Build credibility to attract opportunity.

Assistantship offers come to those who cultivate respect and trust. Take classes with faculty with whom you’d like to work. Be genuinely engaged, be responsible, and make sure your work is stellar. Express your interest in collaboration.

  • “Credibility isn’t just about turning in good projects—it’s about not making excuses, not emailing for answers to questions you could have answered yourself, not turning in un-proofread papers full of mistakes.” – Katie Kelley. Right on, Katie.

If you want something, express interest to the folks who can make it happen.

Let it be known what opportunities you’d like to see come your way, and why. Show, with an appropriate measure of humility, that you’ve got the right experience and you’d be good to work with.

Labor over your cover letters.

Generic letters immediately go to recycling. Very few people know how to write a compelling letter that addresses why this position, why you, why you and this position are right for each other.

Disappointment is, I’m afraid, inevitable – in school, at work, in life, everywhere. Turn it into an opportunity to learn something, then try again.

If you don’t get that grant or internship, if your proposal is rejected, etc., first, take some time to get your emotions in check, and then ask the decision-makers if they can provide constructive feedback. Inquire about what you can do better to increase your chances in the future.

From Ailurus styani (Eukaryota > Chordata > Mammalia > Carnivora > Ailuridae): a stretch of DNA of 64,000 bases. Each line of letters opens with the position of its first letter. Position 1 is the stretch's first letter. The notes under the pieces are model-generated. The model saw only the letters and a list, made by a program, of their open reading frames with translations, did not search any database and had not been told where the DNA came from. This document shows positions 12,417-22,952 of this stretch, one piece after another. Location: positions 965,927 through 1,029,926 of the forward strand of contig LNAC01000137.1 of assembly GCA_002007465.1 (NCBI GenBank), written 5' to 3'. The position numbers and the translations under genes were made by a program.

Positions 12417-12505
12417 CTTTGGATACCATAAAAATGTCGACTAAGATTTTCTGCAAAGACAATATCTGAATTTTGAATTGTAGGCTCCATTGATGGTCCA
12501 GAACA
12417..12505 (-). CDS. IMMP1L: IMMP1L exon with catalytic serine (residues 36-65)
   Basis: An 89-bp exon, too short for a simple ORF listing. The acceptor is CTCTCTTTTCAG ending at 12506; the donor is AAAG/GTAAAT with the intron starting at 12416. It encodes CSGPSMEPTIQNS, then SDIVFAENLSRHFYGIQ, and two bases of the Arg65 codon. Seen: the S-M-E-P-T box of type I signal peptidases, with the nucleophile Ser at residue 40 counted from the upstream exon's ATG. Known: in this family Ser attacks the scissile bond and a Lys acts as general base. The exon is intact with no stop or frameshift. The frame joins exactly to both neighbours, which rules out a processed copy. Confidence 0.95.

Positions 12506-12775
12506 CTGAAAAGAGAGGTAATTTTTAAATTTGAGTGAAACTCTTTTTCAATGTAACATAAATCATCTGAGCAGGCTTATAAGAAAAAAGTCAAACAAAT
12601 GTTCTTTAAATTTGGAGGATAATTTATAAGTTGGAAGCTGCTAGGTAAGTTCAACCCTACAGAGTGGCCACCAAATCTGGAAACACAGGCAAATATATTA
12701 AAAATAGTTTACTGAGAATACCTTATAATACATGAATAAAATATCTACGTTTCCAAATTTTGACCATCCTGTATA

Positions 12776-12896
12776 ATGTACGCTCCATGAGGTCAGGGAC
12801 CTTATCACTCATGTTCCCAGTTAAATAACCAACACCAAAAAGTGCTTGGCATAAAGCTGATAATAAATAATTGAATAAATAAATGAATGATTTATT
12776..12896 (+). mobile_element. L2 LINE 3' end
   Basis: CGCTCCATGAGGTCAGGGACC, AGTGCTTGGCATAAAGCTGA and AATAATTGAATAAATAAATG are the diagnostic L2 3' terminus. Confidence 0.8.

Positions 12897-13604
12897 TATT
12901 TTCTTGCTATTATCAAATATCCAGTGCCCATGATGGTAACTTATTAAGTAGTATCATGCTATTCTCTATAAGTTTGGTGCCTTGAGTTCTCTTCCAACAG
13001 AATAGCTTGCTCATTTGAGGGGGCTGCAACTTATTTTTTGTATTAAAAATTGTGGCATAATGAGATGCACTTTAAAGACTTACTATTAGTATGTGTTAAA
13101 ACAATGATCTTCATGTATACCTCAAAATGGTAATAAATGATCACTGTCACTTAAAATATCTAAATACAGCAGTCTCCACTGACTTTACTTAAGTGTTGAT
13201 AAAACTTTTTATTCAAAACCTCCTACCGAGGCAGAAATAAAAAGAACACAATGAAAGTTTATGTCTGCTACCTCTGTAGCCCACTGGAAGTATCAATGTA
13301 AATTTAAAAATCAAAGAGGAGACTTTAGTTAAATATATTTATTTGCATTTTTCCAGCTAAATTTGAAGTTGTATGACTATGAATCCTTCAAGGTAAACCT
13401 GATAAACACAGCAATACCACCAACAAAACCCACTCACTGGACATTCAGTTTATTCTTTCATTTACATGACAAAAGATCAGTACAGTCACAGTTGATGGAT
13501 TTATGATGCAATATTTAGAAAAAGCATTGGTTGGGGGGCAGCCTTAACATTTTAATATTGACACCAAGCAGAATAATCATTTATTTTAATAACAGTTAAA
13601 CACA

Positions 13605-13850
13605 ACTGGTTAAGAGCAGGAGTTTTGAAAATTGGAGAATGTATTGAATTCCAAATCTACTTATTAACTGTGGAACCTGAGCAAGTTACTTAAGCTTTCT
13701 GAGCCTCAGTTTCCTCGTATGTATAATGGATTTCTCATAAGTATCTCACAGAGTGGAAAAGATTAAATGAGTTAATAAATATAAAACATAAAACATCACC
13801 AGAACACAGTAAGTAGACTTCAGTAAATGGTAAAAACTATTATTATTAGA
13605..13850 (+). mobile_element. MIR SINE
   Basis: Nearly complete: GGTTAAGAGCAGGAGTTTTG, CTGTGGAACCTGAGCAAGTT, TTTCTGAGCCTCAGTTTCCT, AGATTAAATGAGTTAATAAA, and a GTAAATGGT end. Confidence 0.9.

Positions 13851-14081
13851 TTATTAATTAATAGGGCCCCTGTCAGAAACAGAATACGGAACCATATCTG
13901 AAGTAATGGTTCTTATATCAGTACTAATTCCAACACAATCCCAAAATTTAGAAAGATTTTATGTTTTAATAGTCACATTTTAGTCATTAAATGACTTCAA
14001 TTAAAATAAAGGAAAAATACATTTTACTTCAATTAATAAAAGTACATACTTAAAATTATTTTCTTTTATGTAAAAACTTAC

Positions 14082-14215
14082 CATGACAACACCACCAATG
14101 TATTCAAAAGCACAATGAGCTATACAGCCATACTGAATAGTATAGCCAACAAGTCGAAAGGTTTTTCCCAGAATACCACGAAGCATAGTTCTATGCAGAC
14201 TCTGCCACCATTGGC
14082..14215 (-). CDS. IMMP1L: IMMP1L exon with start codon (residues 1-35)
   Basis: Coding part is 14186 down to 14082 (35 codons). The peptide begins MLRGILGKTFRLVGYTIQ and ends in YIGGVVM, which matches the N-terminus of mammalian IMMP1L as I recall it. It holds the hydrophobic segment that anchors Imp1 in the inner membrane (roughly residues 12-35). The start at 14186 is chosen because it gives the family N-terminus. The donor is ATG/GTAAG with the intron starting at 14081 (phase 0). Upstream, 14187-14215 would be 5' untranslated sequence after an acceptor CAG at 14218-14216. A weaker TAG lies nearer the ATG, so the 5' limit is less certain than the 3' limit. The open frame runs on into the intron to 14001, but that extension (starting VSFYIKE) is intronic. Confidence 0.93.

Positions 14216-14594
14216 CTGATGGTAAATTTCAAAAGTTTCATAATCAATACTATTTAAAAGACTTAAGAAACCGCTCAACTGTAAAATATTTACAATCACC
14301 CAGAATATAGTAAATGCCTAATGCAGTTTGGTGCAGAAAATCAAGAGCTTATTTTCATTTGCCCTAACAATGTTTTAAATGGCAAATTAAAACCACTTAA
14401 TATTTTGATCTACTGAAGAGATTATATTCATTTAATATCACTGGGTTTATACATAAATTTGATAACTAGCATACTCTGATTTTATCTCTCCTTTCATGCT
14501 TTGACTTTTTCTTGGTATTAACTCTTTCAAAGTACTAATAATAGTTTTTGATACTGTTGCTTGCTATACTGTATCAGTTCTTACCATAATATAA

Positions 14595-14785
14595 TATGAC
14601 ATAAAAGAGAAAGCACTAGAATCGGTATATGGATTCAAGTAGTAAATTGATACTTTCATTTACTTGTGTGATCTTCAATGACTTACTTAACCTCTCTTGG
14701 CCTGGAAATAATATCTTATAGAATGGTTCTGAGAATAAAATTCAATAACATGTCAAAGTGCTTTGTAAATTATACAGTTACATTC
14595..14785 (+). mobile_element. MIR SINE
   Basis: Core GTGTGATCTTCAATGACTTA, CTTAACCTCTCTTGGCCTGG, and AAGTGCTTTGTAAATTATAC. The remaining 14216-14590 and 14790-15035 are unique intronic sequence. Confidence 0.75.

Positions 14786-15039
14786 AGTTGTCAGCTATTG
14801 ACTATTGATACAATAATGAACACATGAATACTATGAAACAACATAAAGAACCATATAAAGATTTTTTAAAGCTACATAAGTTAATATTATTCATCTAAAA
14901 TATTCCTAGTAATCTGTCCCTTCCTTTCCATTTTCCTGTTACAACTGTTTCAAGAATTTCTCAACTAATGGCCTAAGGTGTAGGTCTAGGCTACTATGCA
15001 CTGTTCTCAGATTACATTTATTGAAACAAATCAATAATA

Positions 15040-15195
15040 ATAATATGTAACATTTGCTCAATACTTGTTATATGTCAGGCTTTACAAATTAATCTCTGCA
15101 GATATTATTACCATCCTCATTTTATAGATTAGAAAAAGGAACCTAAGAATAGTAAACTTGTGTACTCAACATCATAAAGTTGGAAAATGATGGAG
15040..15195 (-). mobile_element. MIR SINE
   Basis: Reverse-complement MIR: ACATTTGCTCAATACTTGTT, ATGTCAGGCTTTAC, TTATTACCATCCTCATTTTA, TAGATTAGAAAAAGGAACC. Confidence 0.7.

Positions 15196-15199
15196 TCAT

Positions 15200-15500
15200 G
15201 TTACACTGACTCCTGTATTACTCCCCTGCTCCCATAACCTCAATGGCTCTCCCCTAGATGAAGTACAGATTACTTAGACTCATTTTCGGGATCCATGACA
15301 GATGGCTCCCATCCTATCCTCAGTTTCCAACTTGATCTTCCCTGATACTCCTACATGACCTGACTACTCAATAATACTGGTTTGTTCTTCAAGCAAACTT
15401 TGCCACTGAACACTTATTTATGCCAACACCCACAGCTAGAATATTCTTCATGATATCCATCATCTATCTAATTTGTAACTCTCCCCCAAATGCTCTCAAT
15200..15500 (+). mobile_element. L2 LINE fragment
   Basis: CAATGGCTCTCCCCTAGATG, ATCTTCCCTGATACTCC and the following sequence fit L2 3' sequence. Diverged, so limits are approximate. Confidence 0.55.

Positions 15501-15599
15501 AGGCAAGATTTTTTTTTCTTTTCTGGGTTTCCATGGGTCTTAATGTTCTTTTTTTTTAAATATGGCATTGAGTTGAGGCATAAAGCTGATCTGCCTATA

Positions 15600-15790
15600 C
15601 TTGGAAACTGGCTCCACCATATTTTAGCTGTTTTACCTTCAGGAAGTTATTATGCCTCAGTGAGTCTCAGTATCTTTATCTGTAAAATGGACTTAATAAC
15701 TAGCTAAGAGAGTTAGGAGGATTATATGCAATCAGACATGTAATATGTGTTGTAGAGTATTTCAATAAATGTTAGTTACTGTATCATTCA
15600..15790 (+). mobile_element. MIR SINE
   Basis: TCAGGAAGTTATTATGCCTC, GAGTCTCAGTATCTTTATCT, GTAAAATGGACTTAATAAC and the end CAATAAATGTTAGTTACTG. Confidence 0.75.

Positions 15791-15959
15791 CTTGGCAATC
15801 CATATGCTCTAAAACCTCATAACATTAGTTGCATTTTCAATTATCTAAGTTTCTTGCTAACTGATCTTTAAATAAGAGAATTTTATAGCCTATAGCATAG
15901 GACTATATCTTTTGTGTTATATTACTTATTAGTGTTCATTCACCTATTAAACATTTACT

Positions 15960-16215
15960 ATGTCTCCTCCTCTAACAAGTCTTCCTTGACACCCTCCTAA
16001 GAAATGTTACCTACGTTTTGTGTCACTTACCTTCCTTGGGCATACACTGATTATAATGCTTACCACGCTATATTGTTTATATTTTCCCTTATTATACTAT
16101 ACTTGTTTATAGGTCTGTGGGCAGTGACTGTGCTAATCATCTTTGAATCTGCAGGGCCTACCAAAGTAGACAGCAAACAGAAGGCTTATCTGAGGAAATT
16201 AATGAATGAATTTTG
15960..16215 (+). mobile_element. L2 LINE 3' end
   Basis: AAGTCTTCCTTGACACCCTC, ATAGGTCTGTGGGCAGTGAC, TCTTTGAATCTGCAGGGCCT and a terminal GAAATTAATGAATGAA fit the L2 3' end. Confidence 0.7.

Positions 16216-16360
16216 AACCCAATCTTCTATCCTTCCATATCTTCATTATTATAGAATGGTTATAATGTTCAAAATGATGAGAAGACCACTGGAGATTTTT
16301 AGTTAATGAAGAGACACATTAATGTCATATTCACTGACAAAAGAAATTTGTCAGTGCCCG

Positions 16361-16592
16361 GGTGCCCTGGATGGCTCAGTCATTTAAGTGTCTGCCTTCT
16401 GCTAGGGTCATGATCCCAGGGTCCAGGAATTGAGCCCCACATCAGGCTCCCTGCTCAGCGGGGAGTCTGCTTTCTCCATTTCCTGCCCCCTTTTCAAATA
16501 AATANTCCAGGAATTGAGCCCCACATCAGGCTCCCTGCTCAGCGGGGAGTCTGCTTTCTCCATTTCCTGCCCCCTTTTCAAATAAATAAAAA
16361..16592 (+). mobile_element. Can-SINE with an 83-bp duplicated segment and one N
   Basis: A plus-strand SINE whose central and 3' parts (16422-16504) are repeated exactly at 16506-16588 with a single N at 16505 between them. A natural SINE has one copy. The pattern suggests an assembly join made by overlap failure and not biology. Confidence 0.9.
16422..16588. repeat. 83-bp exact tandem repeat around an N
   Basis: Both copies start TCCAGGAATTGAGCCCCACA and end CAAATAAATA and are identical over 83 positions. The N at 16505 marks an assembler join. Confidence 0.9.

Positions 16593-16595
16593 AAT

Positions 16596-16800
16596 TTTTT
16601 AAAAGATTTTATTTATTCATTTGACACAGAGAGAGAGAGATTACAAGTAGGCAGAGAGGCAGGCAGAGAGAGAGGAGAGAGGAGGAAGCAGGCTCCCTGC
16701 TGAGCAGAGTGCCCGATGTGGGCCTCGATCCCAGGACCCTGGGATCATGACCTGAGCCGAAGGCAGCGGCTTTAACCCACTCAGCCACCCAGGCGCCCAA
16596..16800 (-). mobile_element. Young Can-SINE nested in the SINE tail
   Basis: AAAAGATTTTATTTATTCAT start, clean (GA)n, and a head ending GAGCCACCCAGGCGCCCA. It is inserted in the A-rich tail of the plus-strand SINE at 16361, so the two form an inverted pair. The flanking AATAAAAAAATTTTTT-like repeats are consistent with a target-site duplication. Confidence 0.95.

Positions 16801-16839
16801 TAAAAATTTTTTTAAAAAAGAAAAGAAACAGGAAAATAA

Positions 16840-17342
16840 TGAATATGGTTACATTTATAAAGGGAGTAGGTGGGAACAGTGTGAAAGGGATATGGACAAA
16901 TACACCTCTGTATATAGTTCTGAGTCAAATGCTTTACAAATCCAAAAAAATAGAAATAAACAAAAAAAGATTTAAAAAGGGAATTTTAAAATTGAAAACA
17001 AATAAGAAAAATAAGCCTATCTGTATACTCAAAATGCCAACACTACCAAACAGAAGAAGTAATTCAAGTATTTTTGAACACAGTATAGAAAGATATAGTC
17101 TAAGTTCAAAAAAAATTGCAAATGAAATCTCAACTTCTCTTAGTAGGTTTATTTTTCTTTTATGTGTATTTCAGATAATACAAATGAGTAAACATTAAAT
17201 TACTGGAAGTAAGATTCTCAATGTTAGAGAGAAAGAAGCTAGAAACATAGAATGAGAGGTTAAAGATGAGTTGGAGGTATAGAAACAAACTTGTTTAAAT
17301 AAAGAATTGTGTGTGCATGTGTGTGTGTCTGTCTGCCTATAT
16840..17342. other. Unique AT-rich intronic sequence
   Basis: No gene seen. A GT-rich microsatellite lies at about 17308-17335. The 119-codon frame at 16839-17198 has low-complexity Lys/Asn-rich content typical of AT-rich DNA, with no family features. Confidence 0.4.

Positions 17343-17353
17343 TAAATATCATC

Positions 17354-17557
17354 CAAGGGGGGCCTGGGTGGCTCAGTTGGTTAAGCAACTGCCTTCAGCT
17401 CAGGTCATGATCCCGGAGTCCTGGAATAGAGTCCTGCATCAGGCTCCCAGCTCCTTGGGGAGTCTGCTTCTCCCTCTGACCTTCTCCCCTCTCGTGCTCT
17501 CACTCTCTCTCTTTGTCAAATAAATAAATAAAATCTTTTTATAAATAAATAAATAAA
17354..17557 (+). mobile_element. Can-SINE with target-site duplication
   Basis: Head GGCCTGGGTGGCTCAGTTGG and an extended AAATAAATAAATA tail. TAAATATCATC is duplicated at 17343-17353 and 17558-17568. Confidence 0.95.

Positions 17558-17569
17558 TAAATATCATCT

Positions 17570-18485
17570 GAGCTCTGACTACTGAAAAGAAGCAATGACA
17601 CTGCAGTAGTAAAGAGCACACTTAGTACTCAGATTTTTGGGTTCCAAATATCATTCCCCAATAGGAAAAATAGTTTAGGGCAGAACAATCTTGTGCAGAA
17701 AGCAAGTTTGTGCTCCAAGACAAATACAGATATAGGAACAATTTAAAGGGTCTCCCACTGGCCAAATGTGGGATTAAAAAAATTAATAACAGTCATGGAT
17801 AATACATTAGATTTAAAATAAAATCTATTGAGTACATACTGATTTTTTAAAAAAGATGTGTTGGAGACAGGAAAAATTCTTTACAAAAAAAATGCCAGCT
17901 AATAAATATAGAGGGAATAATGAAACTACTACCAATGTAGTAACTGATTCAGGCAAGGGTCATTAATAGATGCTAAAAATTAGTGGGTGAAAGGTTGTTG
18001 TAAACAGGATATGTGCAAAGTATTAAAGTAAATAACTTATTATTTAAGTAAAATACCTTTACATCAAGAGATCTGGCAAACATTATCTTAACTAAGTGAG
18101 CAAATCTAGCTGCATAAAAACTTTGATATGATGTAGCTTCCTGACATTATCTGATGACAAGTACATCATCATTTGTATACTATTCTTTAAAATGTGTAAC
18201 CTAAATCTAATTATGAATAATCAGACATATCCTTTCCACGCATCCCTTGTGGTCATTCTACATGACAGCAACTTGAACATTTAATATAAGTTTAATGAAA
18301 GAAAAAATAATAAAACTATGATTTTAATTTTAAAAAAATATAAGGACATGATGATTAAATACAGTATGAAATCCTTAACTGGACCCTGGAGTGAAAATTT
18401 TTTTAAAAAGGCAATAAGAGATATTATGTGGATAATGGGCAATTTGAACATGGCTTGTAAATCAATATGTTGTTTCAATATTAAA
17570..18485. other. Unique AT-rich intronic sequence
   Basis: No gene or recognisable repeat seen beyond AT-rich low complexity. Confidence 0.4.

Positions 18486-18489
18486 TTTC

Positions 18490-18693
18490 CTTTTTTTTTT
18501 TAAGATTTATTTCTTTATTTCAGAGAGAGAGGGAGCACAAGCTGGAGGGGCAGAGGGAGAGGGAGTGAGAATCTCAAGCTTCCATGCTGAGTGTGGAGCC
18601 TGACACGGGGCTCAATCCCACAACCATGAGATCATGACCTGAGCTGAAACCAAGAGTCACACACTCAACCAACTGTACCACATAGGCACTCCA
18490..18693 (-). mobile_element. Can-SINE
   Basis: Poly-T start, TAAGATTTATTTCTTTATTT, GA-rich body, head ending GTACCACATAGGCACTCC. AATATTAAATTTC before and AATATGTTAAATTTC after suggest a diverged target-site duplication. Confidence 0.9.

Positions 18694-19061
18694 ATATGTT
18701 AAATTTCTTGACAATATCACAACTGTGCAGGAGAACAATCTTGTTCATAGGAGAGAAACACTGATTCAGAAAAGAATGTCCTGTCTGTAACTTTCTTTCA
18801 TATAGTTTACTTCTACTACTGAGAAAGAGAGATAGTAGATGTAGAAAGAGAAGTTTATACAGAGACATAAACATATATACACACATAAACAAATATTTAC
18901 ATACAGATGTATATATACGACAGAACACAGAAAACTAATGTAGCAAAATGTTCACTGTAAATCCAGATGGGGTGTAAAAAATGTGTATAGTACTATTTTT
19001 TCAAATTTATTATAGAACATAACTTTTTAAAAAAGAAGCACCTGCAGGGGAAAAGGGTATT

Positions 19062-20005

• If a class you really want is already full, lodge your interest with the instructor, then try registering again near the start of the semester.

Remember that institutions are made of people.

If you’ve got an issue with something, have a civil, “grown up” discussion with the person most directly responsible for the issue. Most folks are reasonable, and they’ll do what they can to help. No need to resort immediately to inflammatory letters, lawsuits, or protest.

From Mitch Goldstein’s “A Design Education Manifesto”:Look at everything. Dismiss nothing.”

Each designer is born from a unique experience. Classmates in the same program will have different educations depending on which teachers they have, what field trips they take, and what books they pick up. As a designer you need to always be looking at the world around you. You need to see everything—the kind of detailed seeing taught in freshman drawing classes—not just looking, but really seeing. You need to be an observer as well as a maker. You should rid yourself of any preconceptions of what is and is not worthy of your attention. Everything has potential to be interesting and influential. Not everything will be, but the more you see the better your chances are at seeing something that will be useful to you.”

From Bruce Mau’s “Incomplete Manifesto for Growth”: ____________________.

“Intentionally left blank. Allow space for the ideas you haven’t had yet, and for the ideas of others.”